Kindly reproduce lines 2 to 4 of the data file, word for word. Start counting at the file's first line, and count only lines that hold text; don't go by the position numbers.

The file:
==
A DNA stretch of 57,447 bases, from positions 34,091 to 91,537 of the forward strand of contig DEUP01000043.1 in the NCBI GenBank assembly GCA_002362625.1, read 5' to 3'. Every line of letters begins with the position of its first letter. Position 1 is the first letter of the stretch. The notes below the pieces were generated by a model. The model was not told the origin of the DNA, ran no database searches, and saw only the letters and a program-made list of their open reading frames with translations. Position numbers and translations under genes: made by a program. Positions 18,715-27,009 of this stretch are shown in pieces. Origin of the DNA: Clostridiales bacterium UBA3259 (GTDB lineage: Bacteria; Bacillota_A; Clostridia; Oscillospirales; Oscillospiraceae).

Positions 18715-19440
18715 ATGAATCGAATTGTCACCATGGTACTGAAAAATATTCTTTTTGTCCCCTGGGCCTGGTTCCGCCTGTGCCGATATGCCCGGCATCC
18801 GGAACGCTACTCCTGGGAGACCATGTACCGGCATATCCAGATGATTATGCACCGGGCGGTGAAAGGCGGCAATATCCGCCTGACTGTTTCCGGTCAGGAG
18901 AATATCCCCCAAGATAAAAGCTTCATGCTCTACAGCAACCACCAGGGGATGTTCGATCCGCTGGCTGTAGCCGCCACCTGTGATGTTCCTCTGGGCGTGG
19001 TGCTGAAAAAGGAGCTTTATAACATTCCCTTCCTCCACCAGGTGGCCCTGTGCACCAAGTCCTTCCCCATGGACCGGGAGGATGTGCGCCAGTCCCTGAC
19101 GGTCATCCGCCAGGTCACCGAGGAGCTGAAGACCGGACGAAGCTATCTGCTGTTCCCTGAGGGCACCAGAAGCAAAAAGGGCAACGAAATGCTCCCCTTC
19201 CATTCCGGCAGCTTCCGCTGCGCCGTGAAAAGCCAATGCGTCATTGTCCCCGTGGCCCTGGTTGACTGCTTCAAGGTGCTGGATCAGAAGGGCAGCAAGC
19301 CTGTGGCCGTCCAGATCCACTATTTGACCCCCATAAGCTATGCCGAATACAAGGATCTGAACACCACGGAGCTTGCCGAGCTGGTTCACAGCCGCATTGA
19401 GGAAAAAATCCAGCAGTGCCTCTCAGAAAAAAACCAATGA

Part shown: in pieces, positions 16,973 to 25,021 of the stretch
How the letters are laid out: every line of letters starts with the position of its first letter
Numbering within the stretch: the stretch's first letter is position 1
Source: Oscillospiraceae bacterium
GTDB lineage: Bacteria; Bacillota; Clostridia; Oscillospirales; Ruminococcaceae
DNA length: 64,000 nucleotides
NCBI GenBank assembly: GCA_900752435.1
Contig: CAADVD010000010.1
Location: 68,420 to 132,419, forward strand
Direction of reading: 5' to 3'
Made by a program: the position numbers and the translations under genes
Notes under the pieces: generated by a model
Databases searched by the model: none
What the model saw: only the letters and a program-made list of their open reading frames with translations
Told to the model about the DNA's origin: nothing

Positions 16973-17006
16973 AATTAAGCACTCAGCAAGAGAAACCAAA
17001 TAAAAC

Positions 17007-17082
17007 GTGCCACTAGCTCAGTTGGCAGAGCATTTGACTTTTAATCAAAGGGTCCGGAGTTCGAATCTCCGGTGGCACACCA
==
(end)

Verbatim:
Positions 18715-19440
18715 ATGAATCGAATTGTCACCATGGTACTGAAAAATATTCTTTTTGTCCCCTGGGCCTGGTTCCGCCTGTGCCGATATGCCCGGCATCC
18801 GGAACGCTACTCCTGGGAGACCATGTACCGGCATATCCAGATGATTATGCACCGGGCGGTGAAAGGCGGCAATATCCGCCTGACTGTTTCCGGTCAGGAG